Or with the pathologies, there's, there's a discussion about are you playing the baby? Are you playing the pathology but anyway, so today's Journal Club, there's a lot of super cool articles. And I'm going to start with the list. Now this this week, they're like, they're, they're kind of cool from the techie standpoint, like there's one particularly that I want to go over, but I'm going to start off with the Cochrane Review. Because every time a Cochrane publishes something on neonates, we should, I think, review it. So this was published in the past two weeks, it's called nasal continuous positive airway pressure levels for the prevention of morbidity and mortality in preterm infants. first author is our good friend, Nick Babbage from from chop. And so this is a very interesting, this is a very interesting Cochrane Review, because of what they were really trying to, to assess. They wanted to assess the effect of low CPAP versus moderate to high CPAP. And they really defined that as you were on low CPAP, if you were on five centimeters of water, or less, and moderate to high CPAP, if you were on more than five centimeters of water, and they looked at that for two particular time points, which are initial respiratory support, and following mechanical ventilation, so after extubation, and they wanted to look at these parameters in preterm infants. So they looked at studies that included babies with birth weight, less than 2500 grams, or a gestational age at birth, that was less than 37 weeks. They, they were very honest about the levels of CPAP. They say that this is not it feels arbitrary, but they said it is arbitrary. And it sort of reflects how everybody else is thinking about these things. And I thought that was that was reasonable. Their primary outcomes were very interesting. So they were looking at death or BPD, at 36 weeks, using the NIH definition, they were looking at mortality at 28 days hospital discharge, and at one year, they were looking at moderate to severe neurodevelopmental impairment at 18 to 26 months and three to five years. They were looking at treatment failure and need for mechanical ventilation, they also had a very long list of secondary outcomes, I'm not going to bore you with the list of secondary outcomes. And the reason why I'm not going to bore you is because you will find out very quickly that this, that their their their endeavor was not as fruitful as they wish it was. They had planned a lot of subgroup analysis, which I will skip. And in the end, looking at studies between 2001 and 2016, they were able to include 11 trials. And unfortunately, they had to remove they had to exclude a lot of these trials. Because based on the outcomes that they wanted to report on, only four studies reported health outcomes that they had pre selected as being relevant to nasal CPAP levels, and to the overall health of preterm infants, while the remaining studies reported on short term, physiologic stuff, you know, like oxygen level, heart rate and blood pressure. And the key result of this study is that of the four studies that are reporting on the pre selected health outcomes, they could only combine data from two studies. And I'll just tell you briefly about those studies comparing these or CPAP levels for initial respiratory support, and two studies comparing level for post extubation. And based on the data from these studies, there's there's too much uncertainty as to whether low or moderate to high knees, or CPAP, will help improve outcomes. And so at the end of the day, this is out there, unfortunately, there's not much data, it felt like it felt like a bit of a frustrating endeavor when you're supposed to do a Cochrane Review, and you ended up reviewing single studies. It doesn't make too much sense. But it shines a light on the lack of I thought there was going to be more studies, I tend not to read the abstract, I tend to just like get dive into the paper. And, and shockingly, as like, really, there's not much more first of all, when they said 11 studies, I was like that seems low. But then after that, when they had to exclude all these other studies, it was like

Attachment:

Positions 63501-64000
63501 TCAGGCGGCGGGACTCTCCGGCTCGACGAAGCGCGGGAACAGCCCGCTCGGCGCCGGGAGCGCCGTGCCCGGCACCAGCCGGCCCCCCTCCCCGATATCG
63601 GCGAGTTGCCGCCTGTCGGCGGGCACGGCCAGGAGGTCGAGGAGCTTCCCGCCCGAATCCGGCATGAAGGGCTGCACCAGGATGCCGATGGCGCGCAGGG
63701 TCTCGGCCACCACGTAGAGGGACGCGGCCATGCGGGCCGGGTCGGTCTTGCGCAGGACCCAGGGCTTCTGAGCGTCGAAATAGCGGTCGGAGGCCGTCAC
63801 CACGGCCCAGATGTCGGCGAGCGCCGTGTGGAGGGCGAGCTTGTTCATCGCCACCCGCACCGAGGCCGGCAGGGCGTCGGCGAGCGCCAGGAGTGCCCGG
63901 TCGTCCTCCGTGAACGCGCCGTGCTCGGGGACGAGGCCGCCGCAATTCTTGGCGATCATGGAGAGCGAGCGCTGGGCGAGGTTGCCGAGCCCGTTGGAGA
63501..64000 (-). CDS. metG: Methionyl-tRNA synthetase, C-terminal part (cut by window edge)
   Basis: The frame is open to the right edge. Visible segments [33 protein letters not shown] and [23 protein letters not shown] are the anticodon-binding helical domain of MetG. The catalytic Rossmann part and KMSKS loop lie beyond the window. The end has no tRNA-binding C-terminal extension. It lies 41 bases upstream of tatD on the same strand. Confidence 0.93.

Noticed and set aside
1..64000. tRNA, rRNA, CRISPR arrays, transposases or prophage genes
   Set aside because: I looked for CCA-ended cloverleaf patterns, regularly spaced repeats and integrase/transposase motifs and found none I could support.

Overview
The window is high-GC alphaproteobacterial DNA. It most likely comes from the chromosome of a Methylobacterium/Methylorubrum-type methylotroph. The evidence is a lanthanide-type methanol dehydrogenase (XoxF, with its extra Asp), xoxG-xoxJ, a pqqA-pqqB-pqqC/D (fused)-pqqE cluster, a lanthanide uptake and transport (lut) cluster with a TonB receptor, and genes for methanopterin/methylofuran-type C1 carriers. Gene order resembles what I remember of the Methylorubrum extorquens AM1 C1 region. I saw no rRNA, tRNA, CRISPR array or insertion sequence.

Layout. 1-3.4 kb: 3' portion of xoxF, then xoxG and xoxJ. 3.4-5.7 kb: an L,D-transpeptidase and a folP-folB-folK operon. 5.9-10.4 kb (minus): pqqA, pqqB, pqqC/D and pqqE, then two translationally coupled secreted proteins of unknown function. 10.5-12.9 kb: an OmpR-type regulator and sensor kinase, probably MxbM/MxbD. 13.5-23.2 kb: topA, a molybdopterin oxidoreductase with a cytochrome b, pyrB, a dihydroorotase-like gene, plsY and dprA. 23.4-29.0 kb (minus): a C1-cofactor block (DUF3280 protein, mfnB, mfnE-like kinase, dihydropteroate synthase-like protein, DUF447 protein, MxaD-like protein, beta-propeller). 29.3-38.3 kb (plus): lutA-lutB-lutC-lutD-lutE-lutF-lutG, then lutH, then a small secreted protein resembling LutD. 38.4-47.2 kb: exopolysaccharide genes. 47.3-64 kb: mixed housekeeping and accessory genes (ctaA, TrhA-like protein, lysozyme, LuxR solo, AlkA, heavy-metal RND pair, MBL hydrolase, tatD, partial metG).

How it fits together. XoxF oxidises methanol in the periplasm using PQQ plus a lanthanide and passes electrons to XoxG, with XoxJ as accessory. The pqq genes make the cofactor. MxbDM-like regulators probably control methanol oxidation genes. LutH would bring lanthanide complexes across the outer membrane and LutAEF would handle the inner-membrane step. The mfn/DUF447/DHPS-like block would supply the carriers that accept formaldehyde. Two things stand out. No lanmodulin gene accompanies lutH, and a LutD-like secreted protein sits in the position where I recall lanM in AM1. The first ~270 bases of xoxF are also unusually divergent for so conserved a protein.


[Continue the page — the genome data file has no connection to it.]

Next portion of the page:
yeah, God, and the studies are very different. Right? So when we're talking about, you know, a meta analysis and doing a review, is it is it apples to oranges can can we make comparisons and it it really, I think, goes to show how far academic medicine has swung where we're really not trying to replicate anything anymore. So how can we even you No combine studies to do to do big reviews and a reminder for you know, trainees who are confused and they feel like, Where does the dogma come from? Well, there is there. We don't know. There's still a lot we don't know. Isn't that right?